“They Die Well”

 

 Samuel Rutherford was a Scottish pastor, professor of theology at St. Andrews, and one of the five Scottish commissioners to the Westminster Assembly in 1643 (which gave us the Westminster Confession of Faith, the Larger and Shorter Catechisms, and the Directory of the Public Worship of God).  His most famous work, with the possible exception of The Letters of Samuel Rutherford, was Lex Rex, which means “The Law, The King.”

When Charles II was restored to the throne of England in 1660, Rutherford knew it was just a matter of time before he would be accused of treason. When he received the summons to appear before the court on a particular day, he responded from his deathbed, “I must answer my first summons; and before your day arrives, I will be where few kings and great folks come.” He died a few days later, on March 30, 1661 (from A Brief Life and Times of Samuel Rutherford by William Carson).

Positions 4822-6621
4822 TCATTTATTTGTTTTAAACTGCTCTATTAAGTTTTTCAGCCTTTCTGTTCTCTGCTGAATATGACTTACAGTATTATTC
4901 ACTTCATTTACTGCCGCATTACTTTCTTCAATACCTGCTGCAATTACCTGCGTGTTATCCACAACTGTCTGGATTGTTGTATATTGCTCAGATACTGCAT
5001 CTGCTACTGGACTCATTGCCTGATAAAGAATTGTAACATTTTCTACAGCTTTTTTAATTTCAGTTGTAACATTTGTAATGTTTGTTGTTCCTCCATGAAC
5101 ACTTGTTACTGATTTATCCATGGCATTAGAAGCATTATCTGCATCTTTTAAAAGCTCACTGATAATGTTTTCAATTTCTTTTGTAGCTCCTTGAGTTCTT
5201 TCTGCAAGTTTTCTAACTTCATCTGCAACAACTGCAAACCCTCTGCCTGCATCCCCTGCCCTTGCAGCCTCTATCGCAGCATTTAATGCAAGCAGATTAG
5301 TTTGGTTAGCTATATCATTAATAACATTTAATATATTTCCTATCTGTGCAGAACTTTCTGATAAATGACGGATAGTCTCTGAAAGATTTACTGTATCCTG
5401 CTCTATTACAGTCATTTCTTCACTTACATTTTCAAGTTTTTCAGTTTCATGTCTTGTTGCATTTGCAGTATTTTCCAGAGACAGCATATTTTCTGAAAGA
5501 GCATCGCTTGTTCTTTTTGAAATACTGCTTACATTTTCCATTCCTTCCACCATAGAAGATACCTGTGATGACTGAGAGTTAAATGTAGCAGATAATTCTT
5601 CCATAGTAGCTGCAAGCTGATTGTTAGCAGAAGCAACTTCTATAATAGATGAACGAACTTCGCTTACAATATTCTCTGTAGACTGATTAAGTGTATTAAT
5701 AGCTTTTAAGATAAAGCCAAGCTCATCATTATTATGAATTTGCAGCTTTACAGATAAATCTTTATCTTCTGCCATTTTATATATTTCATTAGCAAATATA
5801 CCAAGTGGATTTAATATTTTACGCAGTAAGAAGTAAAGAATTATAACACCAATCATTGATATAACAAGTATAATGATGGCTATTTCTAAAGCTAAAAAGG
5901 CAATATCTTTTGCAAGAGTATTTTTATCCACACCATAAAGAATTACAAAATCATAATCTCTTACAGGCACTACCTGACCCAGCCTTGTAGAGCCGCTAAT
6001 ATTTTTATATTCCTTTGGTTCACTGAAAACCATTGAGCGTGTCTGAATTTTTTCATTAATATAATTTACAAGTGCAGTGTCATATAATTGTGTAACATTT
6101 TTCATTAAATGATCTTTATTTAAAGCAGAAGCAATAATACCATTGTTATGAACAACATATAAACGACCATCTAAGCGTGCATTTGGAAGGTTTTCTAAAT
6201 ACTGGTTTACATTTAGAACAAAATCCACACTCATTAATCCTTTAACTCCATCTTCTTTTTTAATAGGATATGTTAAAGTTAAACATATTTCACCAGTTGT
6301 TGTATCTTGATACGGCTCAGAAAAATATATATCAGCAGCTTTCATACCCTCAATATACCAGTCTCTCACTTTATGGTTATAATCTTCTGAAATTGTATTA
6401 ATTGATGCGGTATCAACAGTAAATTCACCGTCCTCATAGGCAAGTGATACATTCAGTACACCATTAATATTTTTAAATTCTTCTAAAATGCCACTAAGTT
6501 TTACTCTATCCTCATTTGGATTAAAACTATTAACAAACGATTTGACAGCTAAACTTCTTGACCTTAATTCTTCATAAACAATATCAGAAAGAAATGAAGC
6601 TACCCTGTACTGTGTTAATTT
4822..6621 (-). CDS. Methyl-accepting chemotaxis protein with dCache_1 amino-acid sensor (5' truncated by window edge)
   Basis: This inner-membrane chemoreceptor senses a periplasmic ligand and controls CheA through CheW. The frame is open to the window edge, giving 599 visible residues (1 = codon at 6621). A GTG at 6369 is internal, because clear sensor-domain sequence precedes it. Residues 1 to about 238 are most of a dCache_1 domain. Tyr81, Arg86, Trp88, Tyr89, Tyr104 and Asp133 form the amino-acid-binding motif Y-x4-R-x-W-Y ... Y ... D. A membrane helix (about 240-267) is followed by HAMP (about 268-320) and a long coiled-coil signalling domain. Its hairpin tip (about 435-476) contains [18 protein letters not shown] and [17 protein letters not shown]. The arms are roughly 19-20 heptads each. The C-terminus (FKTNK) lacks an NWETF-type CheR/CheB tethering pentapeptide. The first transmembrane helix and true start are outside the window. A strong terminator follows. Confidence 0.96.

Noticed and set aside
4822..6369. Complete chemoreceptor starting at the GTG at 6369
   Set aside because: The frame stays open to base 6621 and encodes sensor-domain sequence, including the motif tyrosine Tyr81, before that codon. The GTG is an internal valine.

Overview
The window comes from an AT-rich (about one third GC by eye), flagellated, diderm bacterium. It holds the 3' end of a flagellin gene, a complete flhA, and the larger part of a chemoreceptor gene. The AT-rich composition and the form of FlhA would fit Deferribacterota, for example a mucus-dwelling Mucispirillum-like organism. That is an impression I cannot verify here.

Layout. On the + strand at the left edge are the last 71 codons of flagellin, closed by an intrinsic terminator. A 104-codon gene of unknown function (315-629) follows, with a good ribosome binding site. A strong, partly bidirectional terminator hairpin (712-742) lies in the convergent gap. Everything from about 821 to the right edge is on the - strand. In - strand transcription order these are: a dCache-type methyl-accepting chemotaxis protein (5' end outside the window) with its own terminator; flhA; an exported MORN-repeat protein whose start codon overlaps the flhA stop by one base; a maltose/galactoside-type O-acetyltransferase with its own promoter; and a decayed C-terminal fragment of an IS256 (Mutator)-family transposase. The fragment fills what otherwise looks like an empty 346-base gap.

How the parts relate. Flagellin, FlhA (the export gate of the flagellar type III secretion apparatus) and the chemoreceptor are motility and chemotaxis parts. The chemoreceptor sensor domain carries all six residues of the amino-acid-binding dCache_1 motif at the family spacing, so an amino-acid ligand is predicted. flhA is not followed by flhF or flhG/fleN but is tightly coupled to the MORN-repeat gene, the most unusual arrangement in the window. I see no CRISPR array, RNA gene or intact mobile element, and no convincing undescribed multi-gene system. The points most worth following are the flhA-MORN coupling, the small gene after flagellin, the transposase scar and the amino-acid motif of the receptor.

Someone once said of Christians, “They die well.” Could it be because they are looking for a city “that has foundations, whose designer and builder is God?” May that be true in our generation, also.

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1 Comment

  1. Sandra A. said,

    March 24, 2009 at 12:16 PM

    So let it be, brother!


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